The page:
Our knowledge of flavor is limited often limited to principle four; sweet, salty, bitter, and spicy. However, a fifth flavor known as umami was introduced in 1908 as the lingering sensation on your tongue mimicking an explosion of flavor.
This definition might lead many people into believing that umami is either an unattainable flavor or requires years of culinary experience to prepare.
The truth is the flavor can be prepared using dashi – a cornerstone of Japanese cuisine that can best be described as a broth or a roux like alternative using two primary ingredients. The ingredients are kombu (kelp) and kezurikatsuo (fish scales).
But you’re probably already familiar with what dashi is and just how simple it is to make it.
The question is, how long does it last? How long will it last in the fridge? How long will it last in the freezer? And, how long will it last in its sachet?
In this post we'll cover:
Storing Freshly Prepared Dashi
Restaurants and fine dining experiences insist on preparing fresh dashi for each meal. At home, on the other hand, you might just be looking to prepare it enough to last for one meal. Alternatively, you could be looking to prepare it enough to last for several meals.
In either case, preparing dashi is incredibly simple. For the most part, the broth is purely vegan with only two ingredients. Although there are several variations to the broth which can incorporate varied ingredients.
Storing Dashi With Only Kombu and Kezurikatsuo
Based on several home chef experiences and some of our own, it suffices to say that freshly prepared dashi prepared with only kombu and kezurikatsuo can last for up to a week when refrigerated or a maximum of three months when frozen.
However, these figures are really stretching the timeline out too thin. It’s best to use the broth within five days when refrigerated and a month if frozen. Granted the broth won’t necessarily go bad if left for the maximum period of time, but it will lose some of its flavors.
Storing Dashi With Other Ingredients
Other ingredients commonly used in preparing dashi include:
- Shiitake mushrooms (dried)
- Adzuki beans
- Toasted soybeans
- Sardines (also the dried kind)
Adding any of these ingredients can reduce the storage time of dashi even further. In all fairness, the longest you can preserve dashi with its flavor still intact would be with cold-brewed kombu and not adding in the kezurikatsuo.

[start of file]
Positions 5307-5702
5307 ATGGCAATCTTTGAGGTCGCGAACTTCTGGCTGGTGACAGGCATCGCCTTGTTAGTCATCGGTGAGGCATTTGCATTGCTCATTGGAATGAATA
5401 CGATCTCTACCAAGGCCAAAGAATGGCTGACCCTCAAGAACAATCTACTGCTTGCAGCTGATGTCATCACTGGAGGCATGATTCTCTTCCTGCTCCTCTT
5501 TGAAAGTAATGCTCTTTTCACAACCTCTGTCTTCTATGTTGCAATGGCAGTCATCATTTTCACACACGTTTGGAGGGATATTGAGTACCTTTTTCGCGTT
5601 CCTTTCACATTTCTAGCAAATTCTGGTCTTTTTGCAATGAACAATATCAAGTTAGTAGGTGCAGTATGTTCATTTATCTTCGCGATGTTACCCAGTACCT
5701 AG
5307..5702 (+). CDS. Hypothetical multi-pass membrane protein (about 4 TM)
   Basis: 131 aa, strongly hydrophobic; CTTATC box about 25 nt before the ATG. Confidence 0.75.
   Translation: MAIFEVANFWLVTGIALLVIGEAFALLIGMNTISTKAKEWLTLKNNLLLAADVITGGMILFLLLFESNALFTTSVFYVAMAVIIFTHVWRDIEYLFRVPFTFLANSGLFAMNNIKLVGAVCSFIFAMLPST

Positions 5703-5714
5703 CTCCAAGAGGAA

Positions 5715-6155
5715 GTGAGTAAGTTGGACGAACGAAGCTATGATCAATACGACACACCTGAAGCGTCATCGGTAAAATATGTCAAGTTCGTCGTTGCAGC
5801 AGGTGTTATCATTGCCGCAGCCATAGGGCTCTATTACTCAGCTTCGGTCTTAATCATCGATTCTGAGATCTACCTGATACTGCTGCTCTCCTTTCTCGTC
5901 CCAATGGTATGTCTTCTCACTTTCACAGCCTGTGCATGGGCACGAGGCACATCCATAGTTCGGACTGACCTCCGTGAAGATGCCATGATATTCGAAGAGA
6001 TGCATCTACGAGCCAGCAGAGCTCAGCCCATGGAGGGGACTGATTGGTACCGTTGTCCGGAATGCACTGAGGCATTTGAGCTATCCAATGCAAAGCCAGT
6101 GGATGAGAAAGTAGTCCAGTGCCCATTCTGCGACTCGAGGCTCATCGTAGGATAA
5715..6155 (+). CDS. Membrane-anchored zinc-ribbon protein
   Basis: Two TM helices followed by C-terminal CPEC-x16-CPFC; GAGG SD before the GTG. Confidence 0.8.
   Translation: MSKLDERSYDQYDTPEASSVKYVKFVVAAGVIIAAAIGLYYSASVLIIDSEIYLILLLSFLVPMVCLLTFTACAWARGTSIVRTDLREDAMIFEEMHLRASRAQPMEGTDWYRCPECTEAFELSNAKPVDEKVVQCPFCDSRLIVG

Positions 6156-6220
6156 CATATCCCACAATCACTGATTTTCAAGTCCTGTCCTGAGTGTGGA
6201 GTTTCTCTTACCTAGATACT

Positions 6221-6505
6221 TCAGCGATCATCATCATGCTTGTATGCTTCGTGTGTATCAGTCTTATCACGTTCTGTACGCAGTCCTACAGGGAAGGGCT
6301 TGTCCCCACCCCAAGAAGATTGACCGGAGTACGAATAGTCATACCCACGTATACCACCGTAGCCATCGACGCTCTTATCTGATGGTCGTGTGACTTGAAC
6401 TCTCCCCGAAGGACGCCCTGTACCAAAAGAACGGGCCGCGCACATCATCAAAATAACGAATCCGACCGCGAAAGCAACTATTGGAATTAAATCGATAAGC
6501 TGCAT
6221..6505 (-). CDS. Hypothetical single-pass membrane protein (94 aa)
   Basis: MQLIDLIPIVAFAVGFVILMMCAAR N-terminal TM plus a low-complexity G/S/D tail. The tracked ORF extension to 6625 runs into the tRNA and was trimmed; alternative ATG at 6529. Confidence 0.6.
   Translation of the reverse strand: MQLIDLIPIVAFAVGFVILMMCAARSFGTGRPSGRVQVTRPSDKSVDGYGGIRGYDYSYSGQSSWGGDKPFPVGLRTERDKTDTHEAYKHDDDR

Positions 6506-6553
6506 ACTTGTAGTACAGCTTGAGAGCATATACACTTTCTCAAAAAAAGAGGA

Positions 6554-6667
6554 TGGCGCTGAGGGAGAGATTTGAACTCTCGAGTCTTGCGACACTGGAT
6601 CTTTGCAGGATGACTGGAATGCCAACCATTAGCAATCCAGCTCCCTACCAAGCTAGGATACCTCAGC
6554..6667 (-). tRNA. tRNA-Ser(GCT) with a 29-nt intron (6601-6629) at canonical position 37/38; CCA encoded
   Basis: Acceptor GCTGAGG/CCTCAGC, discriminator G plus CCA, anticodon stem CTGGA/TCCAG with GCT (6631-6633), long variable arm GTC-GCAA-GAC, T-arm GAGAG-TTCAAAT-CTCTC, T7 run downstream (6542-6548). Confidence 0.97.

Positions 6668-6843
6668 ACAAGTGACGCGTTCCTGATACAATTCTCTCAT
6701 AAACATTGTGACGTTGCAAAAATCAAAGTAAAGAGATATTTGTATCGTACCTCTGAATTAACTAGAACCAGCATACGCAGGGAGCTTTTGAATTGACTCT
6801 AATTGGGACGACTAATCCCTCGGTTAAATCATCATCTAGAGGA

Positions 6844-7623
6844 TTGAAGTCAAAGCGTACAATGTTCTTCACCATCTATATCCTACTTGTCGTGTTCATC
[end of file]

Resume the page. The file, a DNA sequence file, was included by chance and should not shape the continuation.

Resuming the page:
Animal products do not last as long and it would take 4 days maximum in the fridge for dashi to go bad or less than a month if frozen.
How Can You Tell if Stored Dashi Has Gone Bad?
Here are some ways you can tell if stored dashi has gone bad:
- The smell is sweet, instead of smokey.
- A film has formed around the edges and on the surface.
- It has a stickier consistency.
Dashi hasn’t gone bad, even if it seems like it, if there are sediments at the bottom of the broth.
These sediments are just the kezurikatsuo particles settling at the bottom of the bowl that had not been strained properly.
Prepared Dashi or Dashi Sachets
Prepared dashi is supplied in tea-bag sized pouches of 8 grams that can be readily prepared by adding in 1000ml of water. Prepared dashi is an easier alternative for most people who just want dashi for one bowl of miso soup.
While the manufacturer would have specified the dashi sachets expiration dates on the back of the product, it usually lasts from anywhere between eight months to a year before going bad.
Alternatively, you can check to see if the dashi has gone bad by:
- Smelling it; if the smell is either sweeter than usual or just smells like it has gone bad, it probably has
- If the particles are clumped together. It is important to note that ‘powdered’ dashi isn’t actually powdered. It has more of a pellet-like structure. If the pellets are clumped together, the glutamate has gone bad and you won’t get the umami flavor that’s relying on it.
- The color goes from its usual brownish tone into more of a green or blue one.
Dashi is the cornerstone of Japanese cuisine. It’s found everywhere in Japan from fine-dining restaurants to home chefs and novices. All of whom are looking to relish the flavor of umami – something Japanese cuisine is famous for.
For dashi to go bad, you’ll have to rely primarily on your sense of smell, sight, and taste. Although there are specific considerations, such as:
- The lid has to be tight to not let air into the storage container
- Properly straining the Benito particles
- Storing dashi sachets away from moisture and water
Refrigerated dashi can last from 4-7 days (depending on the contents) and frozen dashi can last from 1-3 months. Dashi sachets last from 8-12 months unless specified otherwise on the box.
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